If there are multiple parameter sets yielding the same compressed size, only the first one found is shown.

Most recent activity on June 16, 2016 @ 14:40.

Heatmaps

This Zopfli heatmap visualizes how compression changes when modifying the --bsr and --mls parameter.
Cell's contents is the best filesize achieved (in bytes, hover with mouse over cells to see number of iterations).

Good parameters are green, bad are red. The best and worst are bold as well.
The brightness of the blue background color indicates how many iterations were processed:
10,000 or 100,000.
bsr \ mls
2 4 8 16 32 64 128 256 512 1024 2048 4096 8192 16384 32768
bsr \ mls
2 4 8 16 32 64 128 256 512 1024 2048 4096 8192 16384 32768
53058 53067 53086 53086 53085 53089 53092 53098 53098 53092 53116 53091 53093 53126 53099
53024 53027 53038 53028 53086 53088 53096 53104 53089 53097 53096 53098 53104 53094 53094
53034 53018 53042 53033 53088 53088 53089 53095 53090 53143 53092 53101 53097 53098 53096
53117 53116 53125 53088 53098 53089 53088 53088 53091 53111 53092 53089 53090 53106 53092
53013 53021 53036 53042 53082 53089 53096 53093 53088 53090 53105 53104 53101 53101 53090
53012 53047 53032 53034 53084 53089 53093 53093 53089 53087 53098 53089 53102 53103 53097
53044 53046 53048 53086 53084 53089 53091 53088 53089 53095 53095 53091 53088 53103 53099
53013 53020 53032 53087 53086 53083 53100 53099 53088 53094 53097 53101 53097 53094 53089
53018 53014 53046 53033 53092 53085 53084 53088 53090 53093 53097 53101 53100 53096 53095
53029 53020 53030 53032 53085 53094 53089 53095 53088 53099 53104 53089 53100 53096 53091
53013 53019 53038 53043 53085 53084 53084 53089 53098 53111 53095 53089 53097 53100 53090
53018 53013 53035 53033 53088 53085 53088 53085 53089 53103 53103 53089 53090 53106 53093
53013 53019 53029 53034 53086 53089 53087 53100 53088 53098 53096 53090 53096 53096 53097
53013 53023 53026 53033 53087 53087 53095 53093 53088 53098 53100 53089 53099 53097 53092
53019 53019 53045 53049 53086 53086 53094 53094 53088 53105 53097 53090 53097 53093 53098
53030 53020 53028 53041 53086 53086 53087 53088 53088 53102 53137 53103 53099 53095 53093
53063 53067 53087 53087 53087 53086 53093 53094 53088 53099 53095 53089 53091 53097 53096
53012 53018 53033 53031 53086 53087 53094 53088 53089 53093 53094 53089 53091 53097 53104
53023 53021 53033 53031 53085 53087 53094 53091 53088 53094 53097 53090 53098 53115 53088
53068 53059 53107 53087 53087 53084 53104 53087 53089 53097 53097 53089 53088 53112 53089
53057 53059 53072 53086 53086 53086 53088 53088 53089 53093 53099 53089 53090 53094 53089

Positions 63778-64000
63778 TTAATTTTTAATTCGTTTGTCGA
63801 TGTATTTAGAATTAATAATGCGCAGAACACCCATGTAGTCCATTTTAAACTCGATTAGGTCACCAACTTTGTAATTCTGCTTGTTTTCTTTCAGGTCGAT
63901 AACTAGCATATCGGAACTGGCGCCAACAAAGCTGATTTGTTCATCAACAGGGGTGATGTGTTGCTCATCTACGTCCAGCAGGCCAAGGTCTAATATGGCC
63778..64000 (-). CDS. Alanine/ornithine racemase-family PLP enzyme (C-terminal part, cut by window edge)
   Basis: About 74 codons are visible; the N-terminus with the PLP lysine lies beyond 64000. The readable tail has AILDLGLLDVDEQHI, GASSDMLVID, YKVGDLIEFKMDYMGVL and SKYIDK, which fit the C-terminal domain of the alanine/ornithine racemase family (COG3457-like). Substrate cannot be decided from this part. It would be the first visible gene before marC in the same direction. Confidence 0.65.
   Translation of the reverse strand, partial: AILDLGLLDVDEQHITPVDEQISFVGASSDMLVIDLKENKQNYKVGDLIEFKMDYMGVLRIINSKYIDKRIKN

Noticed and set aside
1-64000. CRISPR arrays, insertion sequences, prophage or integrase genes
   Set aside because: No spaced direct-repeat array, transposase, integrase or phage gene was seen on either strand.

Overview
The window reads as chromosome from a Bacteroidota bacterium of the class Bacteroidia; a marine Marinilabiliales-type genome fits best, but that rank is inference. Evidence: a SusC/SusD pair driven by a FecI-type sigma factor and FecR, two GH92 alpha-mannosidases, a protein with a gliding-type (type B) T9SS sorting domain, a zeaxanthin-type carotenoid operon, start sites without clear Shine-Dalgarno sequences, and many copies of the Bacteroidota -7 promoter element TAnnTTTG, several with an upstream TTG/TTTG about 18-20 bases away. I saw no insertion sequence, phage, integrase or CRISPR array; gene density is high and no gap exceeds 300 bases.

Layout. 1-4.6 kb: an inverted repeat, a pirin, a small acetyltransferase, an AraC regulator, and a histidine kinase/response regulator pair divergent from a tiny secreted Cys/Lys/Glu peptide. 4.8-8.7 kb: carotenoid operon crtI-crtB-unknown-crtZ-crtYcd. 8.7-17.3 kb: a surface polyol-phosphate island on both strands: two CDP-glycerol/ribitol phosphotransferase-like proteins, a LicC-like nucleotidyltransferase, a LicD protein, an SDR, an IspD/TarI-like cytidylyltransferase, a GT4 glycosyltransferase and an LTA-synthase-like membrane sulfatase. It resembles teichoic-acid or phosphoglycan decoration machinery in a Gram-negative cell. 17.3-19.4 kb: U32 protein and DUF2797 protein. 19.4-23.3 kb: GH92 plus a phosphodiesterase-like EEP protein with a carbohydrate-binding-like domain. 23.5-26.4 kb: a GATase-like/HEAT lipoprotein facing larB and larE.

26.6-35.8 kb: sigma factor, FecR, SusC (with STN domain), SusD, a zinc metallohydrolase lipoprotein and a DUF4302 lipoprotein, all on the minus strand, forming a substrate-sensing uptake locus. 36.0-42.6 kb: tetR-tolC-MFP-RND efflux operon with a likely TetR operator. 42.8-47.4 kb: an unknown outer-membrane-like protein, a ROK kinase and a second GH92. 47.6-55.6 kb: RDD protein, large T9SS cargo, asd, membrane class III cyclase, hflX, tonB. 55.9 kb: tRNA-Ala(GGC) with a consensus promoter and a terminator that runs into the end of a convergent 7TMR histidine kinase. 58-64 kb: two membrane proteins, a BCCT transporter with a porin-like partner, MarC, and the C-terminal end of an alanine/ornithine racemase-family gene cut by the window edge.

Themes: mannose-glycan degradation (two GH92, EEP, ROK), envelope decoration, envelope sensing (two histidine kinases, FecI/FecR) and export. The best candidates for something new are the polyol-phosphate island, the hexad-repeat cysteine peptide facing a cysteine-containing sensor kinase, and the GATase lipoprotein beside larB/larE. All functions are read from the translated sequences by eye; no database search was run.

53012 53059 53089 53086 53084 53087 53086 53089 53089 53097 53094 53089 53090 53098 53090
53013 53026 53028 53031 53085 53083 53087 53087 53088 53093 53099 53089 53089 53098 53090

Due to the Monte Carlo design of my search algorithm, not all parameters have reached the same number of iterations yet:
Iterations Min. Bytes Reduction Coverage
100 53026 bytes 100%
1,000 53023 bytes -3 bytes 100%
10,000 53015 bytes -8 bytes 100%
100,000 53012 bytes -3 bytes 3.19%
1,000,000
10,000,000

KZIP has far less options available for tuning/optimization. I only played around with the number of blocks (parameter -n):
Blocks Min. Bytes Compared To Best Zopfli Compared To Best KZIP
53258 bytes +246 bytes (+0.46%) +70 bytes
53188 bytes +176 bytes (+0.33%)
53207 bytes +195 bytes (+0.37%) +19 bytes
53258 bytes +246 bytes (+0.46%) +70 bytes
53289 bytes +277 bytes (+0.52%) +101 bytes
53325 bytes +313 bytes (+0.59%) +137 bytes
53327 bytes +315 bytes (+0.59%) +139 bytes
53355 bytes +343 bytes (+0.65%) +167 bytes
53398 bytes +386 bytes (+0.73%) +210 bytes

Non-DEFLATE Algorithms

Archivers based on completely different compression algorithms often produce superior results.
Unfortunately, browsers only support gzip compression at the moment.
Algorithm Program Parameters Size Compared To Best Zopfli
ZPAQ (Wikipedia) zpaq zpaq -method 69 38850 bytes -14162 bytes (-26.71%)
RAR (proprietary) RAR rar a -m5 -md64m -mc63:128t -mt1 46085 bytes -6927 bytes (-13.07%)
PPMd (Wikipedia) 7zip 7za a -mx=9 -m0=ppmd 47558 bytes -5454 bytes (-10.29%)
Brotli (Wikipedia) brotli brotli -q 11 48655 bytes -4357 bytes (-8.22%)
LZMA2 (Wikipedia) xz xz -9 49772 bytes -3240 bytes (-6.11%)
ZSTD (Wikipedia) zstd zstd -19 51253 bytes -1759 bytes (-3.32%)
Burrows-Wheeler transform (Wikipedia) bzip2 bzip2 -9 51284 bytes -1728 bytes (-3.26%)

Detailled Analysis

I wrote a DEFLATE decoder in Javascript. Click the button below to start a client-side analysis of the smallest gzipped files (may take a second):


Notes: pigz is a fast open source multi-threaded implementation of gzip written by one of the original authors of gzip.
However, when using compression level 11, pigz actually switches to the slower Zopfli algorithm and isn't multi-threaded anymore.
KrzyMOD's extensions to Zopfli offer the highest level of configuration and is therefore used for my brute-force search.
Ken Silverman wrote the closed-source KZIP compression program and Jonathon Fowler ported it to Linux.
Defluff was created by Joachim Henke; DeflOpt is a tool by Ben Jos Walbeehm.

website made by Stephan Brumme in 2015 and still improving in 2018.
all timestamps are displayed in central european time. see my changelog.
no flash, not even images or external css files - and everything squeezed into a single html file.
which was handsomely compressed before releasing it into the wild internet - obviously.

please visit my homepage and my blog, too.
email: minime (at) stephan-brumme.com